In this deadpan comedy, a high-minded Iranian writer pursues his ambitious goal of cultural exchange, bringing together Metallica and Kabul Dreams, Afghanistan’s first rock band, at a lo-fi radio station in San Francisco.
Screened as part of NZIFF 2016
A deadpan delicacy, more tonally attuned to Finnish cinema than to any other Iranian film we can think of, Radio Dreams follows a big day in the life of a tiny radio station, albeit San Francisco’s #1 Farsi-language broadcaster. The station manager, Hamid Royani, played by Iranian folk singer Mohsen Namjoo, is a lion of culture (with the mane to prove it) who enjoyed literary prominence in Iran before emigrating to the USA. He maintains his artistic principles with esoteric programming that includes Venezuelan poetry, short stories (his own, translated into numerous languages) and a history of apes in space.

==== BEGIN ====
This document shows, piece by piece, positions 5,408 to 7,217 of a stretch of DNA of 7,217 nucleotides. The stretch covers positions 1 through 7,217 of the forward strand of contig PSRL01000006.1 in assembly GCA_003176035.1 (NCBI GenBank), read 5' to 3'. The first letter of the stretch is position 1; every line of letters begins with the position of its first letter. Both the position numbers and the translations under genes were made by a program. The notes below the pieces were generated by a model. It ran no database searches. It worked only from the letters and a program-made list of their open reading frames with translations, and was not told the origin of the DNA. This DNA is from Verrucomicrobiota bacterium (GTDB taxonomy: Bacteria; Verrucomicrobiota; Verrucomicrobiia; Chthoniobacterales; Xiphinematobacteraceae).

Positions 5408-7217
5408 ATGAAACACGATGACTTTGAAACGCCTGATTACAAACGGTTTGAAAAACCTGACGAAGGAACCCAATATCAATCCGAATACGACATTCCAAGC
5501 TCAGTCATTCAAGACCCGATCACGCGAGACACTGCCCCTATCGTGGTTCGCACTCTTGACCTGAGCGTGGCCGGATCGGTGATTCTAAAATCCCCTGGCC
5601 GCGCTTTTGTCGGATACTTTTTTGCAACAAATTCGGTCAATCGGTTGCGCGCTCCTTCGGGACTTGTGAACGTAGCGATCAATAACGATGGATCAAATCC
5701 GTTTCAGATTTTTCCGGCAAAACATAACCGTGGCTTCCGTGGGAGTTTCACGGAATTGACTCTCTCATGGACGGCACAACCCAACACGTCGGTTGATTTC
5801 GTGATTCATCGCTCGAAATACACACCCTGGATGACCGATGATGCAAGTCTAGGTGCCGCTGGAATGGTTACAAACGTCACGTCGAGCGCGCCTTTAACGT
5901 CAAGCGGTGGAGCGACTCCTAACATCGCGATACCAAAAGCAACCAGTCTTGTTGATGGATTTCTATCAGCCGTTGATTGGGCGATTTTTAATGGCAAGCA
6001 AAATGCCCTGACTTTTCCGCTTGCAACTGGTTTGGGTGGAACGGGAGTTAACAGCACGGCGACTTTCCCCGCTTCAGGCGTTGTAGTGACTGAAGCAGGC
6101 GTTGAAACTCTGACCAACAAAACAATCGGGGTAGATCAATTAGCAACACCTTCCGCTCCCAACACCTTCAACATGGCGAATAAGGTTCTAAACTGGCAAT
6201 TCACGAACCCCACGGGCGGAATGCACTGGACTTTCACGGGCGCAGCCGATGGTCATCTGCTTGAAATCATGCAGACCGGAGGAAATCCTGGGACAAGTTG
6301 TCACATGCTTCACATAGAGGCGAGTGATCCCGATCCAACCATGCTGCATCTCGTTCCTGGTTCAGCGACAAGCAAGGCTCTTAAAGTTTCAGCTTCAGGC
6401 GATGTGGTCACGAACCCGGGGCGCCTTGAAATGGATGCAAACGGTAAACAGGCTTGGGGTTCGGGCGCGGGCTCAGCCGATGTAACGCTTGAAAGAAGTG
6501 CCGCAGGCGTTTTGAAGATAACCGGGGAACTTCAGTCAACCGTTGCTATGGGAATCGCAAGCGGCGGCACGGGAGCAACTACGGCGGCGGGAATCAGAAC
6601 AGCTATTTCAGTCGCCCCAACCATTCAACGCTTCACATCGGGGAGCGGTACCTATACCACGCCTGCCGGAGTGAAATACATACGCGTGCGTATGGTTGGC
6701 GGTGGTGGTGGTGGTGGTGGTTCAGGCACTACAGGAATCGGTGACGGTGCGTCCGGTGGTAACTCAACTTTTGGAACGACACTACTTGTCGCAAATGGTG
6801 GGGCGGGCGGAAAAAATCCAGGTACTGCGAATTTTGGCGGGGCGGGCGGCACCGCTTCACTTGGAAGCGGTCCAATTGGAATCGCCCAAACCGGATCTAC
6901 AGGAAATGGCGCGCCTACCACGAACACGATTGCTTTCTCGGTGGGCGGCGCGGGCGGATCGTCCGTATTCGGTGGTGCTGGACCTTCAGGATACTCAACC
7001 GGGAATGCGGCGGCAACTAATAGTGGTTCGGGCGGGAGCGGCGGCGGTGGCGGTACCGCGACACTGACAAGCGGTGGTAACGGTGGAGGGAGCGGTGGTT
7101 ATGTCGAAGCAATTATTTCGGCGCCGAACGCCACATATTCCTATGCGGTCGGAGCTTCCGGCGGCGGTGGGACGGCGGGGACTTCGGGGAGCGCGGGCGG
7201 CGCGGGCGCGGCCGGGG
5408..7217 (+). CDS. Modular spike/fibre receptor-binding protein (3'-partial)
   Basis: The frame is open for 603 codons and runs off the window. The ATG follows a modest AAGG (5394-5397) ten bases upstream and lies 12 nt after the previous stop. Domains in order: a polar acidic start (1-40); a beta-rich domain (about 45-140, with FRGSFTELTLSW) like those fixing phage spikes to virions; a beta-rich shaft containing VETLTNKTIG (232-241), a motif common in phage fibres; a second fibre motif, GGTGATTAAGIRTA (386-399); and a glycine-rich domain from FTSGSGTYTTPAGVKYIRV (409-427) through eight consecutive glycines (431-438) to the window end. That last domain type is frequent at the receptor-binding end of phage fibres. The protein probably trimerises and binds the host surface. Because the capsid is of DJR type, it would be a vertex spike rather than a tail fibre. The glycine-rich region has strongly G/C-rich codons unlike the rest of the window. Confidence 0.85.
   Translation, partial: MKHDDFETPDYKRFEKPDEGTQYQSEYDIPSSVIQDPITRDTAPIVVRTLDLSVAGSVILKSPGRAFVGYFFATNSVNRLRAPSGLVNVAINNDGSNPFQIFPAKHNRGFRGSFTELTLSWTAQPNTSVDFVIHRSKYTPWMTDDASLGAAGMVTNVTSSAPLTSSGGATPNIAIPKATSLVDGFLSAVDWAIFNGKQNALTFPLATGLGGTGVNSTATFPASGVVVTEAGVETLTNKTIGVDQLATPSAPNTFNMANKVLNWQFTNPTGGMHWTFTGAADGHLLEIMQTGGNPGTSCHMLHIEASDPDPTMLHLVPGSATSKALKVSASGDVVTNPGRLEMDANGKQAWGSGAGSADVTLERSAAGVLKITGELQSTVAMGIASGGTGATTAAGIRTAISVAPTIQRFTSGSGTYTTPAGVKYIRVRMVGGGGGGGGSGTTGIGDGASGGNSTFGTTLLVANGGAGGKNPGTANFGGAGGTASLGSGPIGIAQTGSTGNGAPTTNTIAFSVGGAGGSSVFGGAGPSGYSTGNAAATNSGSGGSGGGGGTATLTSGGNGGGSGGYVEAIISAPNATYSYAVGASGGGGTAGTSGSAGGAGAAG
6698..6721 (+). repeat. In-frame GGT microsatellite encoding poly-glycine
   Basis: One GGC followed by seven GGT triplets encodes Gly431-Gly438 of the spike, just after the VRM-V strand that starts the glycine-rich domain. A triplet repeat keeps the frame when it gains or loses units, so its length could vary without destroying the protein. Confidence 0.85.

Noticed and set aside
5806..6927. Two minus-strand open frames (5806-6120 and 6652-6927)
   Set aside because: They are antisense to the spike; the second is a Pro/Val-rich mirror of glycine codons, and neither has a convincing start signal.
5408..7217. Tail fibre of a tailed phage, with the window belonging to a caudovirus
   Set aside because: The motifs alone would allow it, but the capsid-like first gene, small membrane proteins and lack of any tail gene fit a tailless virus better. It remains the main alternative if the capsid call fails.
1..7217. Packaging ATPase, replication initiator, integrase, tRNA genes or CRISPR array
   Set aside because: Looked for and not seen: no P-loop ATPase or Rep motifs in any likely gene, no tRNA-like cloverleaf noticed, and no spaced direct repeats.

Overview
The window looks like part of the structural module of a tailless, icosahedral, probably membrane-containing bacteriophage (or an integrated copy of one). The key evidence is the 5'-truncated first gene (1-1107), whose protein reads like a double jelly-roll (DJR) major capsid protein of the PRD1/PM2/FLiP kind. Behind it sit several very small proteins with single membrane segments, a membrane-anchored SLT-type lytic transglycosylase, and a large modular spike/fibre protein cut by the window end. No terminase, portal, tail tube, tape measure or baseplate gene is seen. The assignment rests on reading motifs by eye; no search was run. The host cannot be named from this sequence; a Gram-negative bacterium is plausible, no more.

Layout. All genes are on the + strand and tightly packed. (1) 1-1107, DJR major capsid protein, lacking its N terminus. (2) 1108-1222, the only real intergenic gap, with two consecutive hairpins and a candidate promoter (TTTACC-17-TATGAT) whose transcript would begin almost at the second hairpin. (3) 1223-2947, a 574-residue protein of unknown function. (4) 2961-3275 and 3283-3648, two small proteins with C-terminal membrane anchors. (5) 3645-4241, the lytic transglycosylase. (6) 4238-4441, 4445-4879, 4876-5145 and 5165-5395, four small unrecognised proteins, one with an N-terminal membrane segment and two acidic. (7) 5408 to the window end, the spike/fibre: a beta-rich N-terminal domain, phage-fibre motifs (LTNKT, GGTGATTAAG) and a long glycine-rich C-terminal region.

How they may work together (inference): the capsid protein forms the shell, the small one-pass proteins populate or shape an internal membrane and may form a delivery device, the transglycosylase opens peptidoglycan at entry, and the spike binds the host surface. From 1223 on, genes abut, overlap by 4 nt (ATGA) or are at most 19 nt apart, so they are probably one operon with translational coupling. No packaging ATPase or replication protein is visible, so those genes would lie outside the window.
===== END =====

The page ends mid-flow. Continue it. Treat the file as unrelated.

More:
The owner’s daughter, a hilariously angular study in philistine impatience, is his mortal foe, interspersing his broadcasts with sundry hokey advertisements. In an ambitious undertaking that promises to unite art and commerce, even East and West, Mr Royani has brought in Kabul Dreams, Afghanistan's first rock band, and arranged for Metallica to meet the band and jam with it. But where’s Lars? Will this dream too be dashed?
Holding every beat that added second, there’s an undertow of sweet melancholy to this slow-burning picture of a stranded lion and his dreams of cosmopolitan culture.